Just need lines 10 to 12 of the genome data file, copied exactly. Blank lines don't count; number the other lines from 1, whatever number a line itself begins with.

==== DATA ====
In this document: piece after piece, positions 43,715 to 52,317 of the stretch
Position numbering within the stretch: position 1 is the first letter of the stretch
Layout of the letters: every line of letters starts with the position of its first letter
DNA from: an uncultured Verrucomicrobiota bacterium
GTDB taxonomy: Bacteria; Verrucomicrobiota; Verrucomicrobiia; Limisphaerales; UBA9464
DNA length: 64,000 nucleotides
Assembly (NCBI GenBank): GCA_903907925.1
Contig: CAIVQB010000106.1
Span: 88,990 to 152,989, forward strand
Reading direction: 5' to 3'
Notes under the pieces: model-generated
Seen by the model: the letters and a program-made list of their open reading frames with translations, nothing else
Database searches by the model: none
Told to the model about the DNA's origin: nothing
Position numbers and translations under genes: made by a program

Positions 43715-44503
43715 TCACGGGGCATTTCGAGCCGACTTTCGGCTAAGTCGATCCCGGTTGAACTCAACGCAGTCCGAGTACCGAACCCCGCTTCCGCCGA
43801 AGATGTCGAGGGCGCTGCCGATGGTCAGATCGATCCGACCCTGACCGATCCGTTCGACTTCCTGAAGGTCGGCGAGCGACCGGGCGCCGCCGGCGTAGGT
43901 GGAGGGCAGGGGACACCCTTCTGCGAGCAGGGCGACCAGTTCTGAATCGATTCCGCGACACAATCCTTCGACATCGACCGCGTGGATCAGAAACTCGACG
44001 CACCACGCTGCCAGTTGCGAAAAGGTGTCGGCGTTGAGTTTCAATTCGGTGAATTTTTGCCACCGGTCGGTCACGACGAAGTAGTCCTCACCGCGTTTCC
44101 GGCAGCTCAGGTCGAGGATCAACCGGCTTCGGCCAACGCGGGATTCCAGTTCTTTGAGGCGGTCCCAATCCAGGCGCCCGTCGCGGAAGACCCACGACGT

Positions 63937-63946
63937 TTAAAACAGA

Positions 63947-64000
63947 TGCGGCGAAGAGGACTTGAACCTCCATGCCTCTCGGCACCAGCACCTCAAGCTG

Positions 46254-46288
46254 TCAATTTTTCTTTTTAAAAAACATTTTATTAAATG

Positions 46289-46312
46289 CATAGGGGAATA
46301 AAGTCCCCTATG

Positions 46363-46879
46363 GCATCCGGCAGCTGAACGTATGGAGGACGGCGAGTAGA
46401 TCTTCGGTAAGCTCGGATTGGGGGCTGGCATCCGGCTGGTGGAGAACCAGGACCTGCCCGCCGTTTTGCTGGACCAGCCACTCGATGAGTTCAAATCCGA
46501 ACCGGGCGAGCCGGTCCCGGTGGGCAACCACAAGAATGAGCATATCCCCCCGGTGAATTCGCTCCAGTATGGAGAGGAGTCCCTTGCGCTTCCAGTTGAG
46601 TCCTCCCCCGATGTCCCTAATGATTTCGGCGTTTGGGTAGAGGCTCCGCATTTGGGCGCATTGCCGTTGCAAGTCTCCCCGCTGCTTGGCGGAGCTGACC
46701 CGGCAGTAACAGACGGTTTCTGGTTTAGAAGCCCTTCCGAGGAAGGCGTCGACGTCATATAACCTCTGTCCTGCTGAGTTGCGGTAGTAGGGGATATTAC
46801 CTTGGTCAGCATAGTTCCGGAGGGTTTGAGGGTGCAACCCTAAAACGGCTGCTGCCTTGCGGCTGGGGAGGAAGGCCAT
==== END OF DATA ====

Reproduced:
Reading direction: 5' to 3'
Notes under the pieces: model-generated
Seen by the model: the letters and a program-made list of their open reading frames with translations, nothing else